Google will provide more information on targeted advertising, content decisions, and product policies as it strives to comply with the EU’s new content moderation rules, the tech giant said on Thursday.
Known as the Digital Services Act (DSA), the bloc’s landmark legislation kicks in today for 19 big tech companies. It sets multiple far-reaching measures designed to empower and protect users online against disinformation, harmful or illegal content, and the violation of privacy and free speech.
“We will be expanding the Ads Transparency Center, a global searchable repository of advertisers across all our platforms, to meet specific DSA provisions and providing additional information on targeting for ads served in the European Union,” Google’s Laurie Richardson, VP Trust and Safety, and Jennifer Flannery O’Connor, VP Product Management YouTube, wrote. The center, which was launched in March, allows users to learn more about the ads they see.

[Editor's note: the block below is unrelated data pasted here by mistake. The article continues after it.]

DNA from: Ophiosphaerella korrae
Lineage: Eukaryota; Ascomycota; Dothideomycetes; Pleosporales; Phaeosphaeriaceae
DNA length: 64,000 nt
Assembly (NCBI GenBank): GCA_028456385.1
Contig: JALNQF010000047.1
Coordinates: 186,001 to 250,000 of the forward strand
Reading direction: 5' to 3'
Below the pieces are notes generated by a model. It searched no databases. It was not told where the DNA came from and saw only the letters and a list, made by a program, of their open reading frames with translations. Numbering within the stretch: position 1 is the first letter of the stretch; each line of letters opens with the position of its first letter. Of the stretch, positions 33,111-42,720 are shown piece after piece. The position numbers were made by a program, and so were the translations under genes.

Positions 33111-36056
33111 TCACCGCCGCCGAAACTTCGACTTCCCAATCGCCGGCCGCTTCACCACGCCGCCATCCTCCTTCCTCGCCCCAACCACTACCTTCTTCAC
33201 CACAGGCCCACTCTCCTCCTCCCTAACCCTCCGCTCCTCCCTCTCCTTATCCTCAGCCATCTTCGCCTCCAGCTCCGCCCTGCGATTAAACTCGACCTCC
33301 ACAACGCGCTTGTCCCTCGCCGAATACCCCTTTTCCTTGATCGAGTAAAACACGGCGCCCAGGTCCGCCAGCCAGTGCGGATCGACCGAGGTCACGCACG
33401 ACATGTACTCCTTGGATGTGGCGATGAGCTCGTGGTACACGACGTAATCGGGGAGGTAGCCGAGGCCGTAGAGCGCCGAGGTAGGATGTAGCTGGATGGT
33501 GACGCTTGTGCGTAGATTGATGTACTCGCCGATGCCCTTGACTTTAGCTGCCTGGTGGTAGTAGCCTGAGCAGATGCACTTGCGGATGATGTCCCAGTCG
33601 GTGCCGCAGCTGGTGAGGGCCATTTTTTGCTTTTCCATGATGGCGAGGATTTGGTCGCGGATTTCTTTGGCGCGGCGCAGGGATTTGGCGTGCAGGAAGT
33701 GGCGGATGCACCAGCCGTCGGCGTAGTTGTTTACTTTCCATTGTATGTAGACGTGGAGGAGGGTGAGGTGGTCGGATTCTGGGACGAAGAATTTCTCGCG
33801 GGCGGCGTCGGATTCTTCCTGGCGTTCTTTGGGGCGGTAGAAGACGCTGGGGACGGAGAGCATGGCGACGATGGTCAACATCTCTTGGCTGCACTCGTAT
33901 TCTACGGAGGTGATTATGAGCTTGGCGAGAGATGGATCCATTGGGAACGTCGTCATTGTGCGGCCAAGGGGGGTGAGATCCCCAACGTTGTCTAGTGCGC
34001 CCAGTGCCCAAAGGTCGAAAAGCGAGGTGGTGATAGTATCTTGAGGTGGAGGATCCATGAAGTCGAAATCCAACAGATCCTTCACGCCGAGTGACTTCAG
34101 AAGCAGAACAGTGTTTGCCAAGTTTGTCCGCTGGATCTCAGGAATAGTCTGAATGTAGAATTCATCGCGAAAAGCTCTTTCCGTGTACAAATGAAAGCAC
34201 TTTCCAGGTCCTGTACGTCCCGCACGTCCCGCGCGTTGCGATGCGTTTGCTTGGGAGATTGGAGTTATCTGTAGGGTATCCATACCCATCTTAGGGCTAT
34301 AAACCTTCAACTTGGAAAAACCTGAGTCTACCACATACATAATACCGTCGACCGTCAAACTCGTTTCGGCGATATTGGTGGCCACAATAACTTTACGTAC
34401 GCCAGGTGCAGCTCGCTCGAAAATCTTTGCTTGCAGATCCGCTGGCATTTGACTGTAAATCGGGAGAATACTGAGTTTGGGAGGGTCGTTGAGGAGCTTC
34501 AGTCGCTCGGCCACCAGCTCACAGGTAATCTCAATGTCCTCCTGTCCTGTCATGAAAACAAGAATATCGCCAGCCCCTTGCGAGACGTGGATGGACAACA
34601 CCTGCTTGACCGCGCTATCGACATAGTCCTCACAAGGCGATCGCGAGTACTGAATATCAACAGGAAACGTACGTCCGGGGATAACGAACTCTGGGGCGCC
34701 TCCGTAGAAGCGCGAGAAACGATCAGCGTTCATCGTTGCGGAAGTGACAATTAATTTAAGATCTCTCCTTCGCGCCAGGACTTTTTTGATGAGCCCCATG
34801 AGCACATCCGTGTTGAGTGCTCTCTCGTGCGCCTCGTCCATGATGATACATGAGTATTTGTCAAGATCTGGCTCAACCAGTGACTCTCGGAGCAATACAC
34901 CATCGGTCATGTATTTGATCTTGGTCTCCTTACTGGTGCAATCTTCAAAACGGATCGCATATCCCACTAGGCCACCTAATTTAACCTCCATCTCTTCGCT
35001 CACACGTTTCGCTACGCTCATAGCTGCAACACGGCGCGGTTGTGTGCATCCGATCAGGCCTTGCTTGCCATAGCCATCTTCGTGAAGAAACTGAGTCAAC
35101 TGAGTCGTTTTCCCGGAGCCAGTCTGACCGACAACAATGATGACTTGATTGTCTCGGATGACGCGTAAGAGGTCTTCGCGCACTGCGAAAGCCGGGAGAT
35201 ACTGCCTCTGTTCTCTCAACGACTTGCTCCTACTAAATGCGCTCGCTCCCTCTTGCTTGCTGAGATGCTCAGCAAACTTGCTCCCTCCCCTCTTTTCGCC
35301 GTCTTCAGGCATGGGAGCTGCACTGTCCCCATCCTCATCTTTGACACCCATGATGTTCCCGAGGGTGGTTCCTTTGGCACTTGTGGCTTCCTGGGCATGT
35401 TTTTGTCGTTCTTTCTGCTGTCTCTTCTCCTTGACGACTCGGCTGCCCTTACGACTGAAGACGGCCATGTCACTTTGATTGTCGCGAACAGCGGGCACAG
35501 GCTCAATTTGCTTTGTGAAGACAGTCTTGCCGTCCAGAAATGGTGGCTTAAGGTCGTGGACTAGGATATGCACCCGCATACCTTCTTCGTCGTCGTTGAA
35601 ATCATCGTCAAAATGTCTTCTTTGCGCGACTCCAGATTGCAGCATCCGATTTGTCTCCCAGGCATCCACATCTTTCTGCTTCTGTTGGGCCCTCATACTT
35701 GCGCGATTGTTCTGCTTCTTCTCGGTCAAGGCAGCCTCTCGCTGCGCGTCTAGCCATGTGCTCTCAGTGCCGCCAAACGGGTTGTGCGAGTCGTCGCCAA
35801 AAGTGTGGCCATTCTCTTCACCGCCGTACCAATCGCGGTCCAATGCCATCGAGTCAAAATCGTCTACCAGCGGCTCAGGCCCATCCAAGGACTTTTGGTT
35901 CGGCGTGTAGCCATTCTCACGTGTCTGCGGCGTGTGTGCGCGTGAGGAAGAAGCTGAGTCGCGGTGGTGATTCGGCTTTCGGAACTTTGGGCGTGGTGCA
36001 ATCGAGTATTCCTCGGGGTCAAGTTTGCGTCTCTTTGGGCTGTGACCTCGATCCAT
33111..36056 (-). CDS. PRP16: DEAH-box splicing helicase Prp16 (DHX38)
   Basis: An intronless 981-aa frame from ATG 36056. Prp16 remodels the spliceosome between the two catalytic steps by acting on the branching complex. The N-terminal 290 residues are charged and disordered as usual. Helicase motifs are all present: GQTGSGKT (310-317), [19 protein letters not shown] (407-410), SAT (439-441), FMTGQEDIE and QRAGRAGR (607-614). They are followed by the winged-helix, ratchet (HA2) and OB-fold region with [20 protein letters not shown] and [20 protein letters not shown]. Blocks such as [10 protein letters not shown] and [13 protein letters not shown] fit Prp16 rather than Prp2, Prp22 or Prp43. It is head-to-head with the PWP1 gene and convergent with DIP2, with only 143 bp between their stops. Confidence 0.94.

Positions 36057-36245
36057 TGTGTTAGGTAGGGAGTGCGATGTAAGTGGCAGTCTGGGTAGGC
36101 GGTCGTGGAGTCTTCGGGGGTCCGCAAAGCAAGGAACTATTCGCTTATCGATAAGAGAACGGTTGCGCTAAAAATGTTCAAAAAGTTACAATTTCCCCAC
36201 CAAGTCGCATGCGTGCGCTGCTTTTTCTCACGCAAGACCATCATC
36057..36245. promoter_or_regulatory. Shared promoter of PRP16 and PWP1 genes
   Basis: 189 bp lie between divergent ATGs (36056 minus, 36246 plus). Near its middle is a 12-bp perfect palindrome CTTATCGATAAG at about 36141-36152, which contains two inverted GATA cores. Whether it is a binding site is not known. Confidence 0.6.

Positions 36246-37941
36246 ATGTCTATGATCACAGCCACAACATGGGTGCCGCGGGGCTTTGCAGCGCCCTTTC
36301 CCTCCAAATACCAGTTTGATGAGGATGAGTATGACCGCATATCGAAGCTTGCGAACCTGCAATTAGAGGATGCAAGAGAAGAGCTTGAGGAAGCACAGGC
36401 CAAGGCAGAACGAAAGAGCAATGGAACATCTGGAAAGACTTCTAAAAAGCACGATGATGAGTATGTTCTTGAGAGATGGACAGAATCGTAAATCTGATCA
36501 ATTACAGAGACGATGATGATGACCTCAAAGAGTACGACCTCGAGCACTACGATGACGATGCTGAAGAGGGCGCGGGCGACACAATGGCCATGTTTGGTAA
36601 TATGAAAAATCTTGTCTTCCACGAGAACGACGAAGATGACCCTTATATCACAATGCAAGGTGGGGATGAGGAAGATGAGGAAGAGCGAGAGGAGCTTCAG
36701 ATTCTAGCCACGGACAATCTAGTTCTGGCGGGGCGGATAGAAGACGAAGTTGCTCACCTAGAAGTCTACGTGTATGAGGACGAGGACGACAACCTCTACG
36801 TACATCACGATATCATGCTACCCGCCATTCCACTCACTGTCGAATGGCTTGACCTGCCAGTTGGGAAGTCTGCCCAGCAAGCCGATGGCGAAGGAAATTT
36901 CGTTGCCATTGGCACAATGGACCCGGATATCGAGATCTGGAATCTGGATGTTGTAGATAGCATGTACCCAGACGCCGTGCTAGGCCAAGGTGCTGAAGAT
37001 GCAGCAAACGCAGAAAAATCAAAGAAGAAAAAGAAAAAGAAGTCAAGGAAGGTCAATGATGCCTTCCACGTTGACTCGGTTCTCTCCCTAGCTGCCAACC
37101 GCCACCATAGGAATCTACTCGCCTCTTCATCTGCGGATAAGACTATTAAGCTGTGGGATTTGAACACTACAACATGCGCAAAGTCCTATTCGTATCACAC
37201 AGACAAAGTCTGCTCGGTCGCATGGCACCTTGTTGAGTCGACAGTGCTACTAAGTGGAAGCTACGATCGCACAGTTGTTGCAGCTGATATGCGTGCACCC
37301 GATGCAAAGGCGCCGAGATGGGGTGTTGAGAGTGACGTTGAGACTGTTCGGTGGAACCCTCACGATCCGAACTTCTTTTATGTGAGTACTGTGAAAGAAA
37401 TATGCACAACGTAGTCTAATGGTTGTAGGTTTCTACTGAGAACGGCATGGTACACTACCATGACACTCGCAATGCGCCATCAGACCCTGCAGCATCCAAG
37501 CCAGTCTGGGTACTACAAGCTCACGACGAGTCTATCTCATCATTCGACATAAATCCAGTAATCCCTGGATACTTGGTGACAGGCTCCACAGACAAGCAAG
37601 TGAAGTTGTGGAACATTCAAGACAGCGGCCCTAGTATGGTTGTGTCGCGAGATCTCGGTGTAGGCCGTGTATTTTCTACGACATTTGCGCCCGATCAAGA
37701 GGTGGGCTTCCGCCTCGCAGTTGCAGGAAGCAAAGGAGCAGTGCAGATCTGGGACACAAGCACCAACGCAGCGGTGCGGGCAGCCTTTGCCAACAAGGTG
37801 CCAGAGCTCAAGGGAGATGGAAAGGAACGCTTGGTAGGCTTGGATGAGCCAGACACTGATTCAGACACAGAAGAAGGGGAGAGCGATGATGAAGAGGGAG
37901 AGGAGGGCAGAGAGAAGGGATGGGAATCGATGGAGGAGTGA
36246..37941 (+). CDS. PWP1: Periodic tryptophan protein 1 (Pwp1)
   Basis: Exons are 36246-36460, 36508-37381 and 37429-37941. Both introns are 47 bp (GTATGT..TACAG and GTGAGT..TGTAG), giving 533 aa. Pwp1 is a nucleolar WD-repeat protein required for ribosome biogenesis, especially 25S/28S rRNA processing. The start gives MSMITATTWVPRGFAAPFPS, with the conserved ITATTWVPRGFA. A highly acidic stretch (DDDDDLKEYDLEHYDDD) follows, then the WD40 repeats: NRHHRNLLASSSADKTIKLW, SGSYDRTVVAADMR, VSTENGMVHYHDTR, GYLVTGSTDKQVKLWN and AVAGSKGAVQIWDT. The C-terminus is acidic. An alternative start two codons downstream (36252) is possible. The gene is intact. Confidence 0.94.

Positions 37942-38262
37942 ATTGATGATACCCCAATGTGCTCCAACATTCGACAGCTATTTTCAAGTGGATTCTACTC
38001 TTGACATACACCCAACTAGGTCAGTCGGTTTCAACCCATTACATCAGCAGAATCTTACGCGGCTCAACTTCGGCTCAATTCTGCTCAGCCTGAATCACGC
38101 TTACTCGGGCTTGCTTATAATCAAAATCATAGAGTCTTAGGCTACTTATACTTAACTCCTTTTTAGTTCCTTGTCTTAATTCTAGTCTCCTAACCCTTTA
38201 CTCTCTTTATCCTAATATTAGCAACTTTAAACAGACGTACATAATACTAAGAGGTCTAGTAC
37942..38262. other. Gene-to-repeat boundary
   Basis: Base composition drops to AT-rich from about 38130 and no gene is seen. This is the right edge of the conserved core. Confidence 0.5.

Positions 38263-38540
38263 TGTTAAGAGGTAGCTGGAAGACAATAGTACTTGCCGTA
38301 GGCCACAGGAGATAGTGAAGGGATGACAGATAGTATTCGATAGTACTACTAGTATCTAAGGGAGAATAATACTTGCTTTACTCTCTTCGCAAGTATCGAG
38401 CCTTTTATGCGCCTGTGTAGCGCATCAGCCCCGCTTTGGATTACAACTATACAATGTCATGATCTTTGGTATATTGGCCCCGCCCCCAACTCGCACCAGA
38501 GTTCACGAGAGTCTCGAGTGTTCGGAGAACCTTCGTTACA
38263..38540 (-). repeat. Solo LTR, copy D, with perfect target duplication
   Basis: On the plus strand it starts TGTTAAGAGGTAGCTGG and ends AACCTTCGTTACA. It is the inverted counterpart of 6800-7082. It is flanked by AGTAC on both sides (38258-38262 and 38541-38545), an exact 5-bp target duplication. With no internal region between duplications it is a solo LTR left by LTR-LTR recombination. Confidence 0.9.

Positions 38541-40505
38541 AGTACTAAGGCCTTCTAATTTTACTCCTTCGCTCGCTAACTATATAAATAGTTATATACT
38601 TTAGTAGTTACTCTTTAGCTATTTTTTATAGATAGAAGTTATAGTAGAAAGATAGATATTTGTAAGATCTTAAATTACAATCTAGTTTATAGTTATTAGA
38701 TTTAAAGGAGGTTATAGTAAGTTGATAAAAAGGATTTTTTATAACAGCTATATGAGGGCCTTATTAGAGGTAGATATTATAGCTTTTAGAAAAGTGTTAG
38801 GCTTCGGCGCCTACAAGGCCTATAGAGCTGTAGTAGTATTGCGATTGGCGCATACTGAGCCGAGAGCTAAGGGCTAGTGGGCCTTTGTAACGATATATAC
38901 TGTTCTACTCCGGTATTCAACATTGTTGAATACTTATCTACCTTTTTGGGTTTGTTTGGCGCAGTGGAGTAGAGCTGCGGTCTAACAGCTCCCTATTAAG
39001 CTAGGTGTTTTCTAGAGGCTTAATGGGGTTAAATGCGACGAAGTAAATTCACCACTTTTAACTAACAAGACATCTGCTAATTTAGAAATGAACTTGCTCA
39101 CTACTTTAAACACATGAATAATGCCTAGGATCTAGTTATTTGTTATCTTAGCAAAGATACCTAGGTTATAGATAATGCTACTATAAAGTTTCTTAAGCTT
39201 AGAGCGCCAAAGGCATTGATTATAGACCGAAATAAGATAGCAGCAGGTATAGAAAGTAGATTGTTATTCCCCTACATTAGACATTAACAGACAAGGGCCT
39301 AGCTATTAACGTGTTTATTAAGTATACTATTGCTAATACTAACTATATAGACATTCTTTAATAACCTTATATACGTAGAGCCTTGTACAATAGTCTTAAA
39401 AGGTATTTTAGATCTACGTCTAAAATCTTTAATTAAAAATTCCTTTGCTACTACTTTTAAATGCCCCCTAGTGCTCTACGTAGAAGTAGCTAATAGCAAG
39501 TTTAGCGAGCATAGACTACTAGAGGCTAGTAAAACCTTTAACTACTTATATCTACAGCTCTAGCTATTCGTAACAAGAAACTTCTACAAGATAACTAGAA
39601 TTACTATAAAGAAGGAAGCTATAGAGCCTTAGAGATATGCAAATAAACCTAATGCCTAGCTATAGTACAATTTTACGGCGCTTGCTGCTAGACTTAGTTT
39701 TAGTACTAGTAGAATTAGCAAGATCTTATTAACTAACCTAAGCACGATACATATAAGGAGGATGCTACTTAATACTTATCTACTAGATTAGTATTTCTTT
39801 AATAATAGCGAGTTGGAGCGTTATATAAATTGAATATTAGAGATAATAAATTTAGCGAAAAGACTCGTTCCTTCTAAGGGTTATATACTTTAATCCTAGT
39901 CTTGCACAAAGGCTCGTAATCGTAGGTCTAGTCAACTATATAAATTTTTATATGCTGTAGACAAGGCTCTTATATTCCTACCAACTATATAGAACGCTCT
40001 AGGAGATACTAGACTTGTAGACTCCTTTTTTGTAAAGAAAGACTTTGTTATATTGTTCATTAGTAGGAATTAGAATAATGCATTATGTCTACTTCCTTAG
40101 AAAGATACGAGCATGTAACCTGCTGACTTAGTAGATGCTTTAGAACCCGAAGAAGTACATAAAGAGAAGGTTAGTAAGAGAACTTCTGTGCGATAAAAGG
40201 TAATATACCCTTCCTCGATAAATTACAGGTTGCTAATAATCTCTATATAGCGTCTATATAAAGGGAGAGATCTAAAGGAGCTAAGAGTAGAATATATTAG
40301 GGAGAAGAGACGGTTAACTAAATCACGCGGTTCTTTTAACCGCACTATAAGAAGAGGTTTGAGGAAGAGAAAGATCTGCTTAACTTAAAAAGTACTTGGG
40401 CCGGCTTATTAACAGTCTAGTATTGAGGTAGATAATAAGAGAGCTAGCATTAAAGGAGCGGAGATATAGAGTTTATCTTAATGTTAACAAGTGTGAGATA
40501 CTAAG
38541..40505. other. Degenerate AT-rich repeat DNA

Google is also broadening the scope of its transparency reports to include information about content moderation decisions across a larger number of their services, such as Google Play, Search, and Maps.
In addition, the company is rolling out another Transparency Center, where users can access information about product policies, find reporting and appeal tools, and get hold of its transparency reports.
Meanwhile, the tech giant is increasing data access for researchers seeking to “understand more about how Google Search, YouTube, Google Maps, Google Play, and Shopping work in practice” and conducting research “related to understanding systemic content risks in the EU.”
Google is among the numerous big tech companies announcing changes to adhere to the DSA’s rules. Facebook and Instagram have launched non-personalised (aka chronological) feeds, while Amazon has opened a new channel for flagging illegal or counterfeit products.
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